The micromechanical description of inter-granular plasticity as the deformation of interphase layers comprised of the local porosity surrounding each grain has been shown to capture well the phenomenon of thermal ratcheting, also called ratchet growth, of TATB pressed pellets by comparison of model simulations to the measurements of Woznick et al. [65]. Notably, TEPSCA is able to predict thermoplastic strains even in the absence of any global stress fields by modeling explicitly the locally heterogeneous and anisotropic stress/strain fields and resultant yielding between individual grains.

By explicitly modeling inter-granular slip (and dilation), the TEPSCA model accesses valuable local information about grain deformation fields (e.g., Figs. 5b, 7, 8). Present efforts to include second moments of the stress field, as mentioned in Sect. 6.1, may provide for interpreting more information from microscale measurements such as neutron diffraction (cf. [6]). Extension to coupled thermomechanical loading is also presently underway, where observed dependence of strength properties on temperature is expected to be able to be modeled with the provided framework with additional accounting for effects of the polymer binder.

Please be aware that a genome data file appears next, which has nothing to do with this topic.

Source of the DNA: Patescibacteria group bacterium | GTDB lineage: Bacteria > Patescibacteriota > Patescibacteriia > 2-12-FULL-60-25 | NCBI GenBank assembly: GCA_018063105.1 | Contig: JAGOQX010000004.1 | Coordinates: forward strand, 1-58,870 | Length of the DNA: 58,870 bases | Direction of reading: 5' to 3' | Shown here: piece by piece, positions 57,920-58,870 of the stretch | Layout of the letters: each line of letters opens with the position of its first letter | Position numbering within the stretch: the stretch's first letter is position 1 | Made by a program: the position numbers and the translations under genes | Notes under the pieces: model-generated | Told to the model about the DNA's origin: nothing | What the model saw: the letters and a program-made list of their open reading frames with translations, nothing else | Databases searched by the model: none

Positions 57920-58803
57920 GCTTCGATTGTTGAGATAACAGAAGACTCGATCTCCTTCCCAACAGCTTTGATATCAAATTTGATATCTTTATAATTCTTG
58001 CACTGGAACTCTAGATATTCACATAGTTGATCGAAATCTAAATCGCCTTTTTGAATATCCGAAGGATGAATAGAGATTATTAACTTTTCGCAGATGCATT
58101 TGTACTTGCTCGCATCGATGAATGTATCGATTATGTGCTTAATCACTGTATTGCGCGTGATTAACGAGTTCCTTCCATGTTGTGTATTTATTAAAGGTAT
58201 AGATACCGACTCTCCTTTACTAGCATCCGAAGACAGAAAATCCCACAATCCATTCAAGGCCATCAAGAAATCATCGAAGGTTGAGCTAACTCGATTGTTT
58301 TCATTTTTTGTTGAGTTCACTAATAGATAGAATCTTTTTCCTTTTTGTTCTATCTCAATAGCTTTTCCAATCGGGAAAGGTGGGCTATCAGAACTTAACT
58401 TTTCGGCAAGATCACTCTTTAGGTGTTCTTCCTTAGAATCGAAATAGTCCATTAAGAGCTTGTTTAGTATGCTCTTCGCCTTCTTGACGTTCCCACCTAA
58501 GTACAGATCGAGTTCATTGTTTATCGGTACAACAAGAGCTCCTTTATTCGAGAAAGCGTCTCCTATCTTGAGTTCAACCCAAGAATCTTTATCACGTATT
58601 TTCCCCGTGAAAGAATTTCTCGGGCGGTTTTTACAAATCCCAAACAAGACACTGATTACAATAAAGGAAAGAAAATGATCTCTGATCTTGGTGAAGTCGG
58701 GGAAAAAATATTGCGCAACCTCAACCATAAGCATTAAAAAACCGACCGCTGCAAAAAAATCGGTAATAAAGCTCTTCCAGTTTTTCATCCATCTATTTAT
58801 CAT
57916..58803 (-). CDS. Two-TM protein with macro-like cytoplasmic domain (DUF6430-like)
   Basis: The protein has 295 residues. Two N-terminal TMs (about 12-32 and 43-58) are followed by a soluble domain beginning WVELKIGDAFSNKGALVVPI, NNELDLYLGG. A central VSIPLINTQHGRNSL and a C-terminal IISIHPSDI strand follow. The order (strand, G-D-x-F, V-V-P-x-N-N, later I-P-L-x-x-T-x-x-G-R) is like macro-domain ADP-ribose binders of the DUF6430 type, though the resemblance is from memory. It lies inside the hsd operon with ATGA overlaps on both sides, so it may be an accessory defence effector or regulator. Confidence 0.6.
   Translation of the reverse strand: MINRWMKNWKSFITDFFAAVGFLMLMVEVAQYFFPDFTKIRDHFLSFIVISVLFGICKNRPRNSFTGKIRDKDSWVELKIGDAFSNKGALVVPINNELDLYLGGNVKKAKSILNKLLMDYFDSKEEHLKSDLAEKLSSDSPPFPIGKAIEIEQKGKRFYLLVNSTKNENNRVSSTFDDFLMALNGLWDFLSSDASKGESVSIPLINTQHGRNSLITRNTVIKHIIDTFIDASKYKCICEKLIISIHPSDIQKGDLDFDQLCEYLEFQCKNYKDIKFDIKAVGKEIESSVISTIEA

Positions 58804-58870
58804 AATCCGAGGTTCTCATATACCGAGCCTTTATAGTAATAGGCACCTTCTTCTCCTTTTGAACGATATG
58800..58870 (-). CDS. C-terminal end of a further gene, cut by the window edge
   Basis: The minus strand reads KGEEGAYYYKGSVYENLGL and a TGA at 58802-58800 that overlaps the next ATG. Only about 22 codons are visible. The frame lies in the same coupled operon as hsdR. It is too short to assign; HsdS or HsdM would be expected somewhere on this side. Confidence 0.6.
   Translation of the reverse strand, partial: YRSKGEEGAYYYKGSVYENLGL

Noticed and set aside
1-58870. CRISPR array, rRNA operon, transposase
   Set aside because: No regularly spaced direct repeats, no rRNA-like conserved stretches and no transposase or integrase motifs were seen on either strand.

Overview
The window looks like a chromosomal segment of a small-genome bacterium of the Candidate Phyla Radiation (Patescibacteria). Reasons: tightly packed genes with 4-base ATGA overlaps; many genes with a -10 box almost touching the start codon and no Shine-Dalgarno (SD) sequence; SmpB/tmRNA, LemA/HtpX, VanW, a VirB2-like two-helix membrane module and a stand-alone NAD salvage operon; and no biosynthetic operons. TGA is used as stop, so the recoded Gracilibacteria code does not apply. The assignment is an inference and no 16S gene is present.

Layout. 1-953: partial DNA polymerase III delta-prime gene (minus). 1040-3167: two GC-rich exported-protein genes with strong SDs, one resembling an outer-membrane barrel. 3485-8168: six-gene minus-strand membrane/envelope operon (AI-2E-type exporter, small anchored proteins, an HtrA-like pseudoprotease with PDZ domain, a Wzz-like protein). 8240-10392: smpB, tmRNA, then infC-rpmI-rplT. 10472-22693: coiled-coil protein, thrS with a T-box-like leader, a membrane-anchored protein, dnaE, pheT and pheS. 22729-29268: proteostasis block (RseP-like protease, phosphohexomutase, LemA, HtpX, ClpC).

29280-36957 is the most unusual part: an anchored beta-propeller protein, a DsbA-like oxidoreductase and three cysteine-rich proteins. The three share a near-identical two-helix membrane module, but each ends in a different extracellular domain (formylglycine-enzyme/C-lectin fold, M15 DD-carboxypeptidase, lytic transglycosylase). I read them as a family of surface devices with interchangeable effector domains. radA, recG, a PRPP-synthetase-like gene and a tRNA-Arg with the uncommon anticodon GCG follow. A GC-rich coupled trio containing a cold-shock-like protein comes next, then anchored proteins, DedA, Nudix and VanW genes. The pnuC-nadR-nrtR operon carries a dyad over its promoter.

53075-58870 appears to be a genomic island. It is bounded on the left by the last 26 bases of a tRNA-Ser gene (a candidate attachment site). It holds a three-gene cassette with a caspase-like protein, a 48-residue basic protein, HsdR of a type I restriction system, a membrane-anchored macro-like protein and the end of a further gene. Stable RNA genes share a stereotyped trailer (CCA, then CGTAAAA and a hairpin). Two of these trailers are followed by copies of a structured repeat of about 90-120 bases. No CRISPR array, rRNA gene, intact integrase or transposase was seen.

## Notes

- 1.
For example, \(a^m_{0}\) may describe multi-grain interactions or other more-complex micro-structural mechanisms that effectually mean that a greater area becomes mobilized than that associated with a certain interface discretization. An alternative approach would be to let \(a^m=\delta _A\); however, this would impose more of a restriction on the mobilized area, since the concept of a surface patch would become nonsensical at large \(a^m\).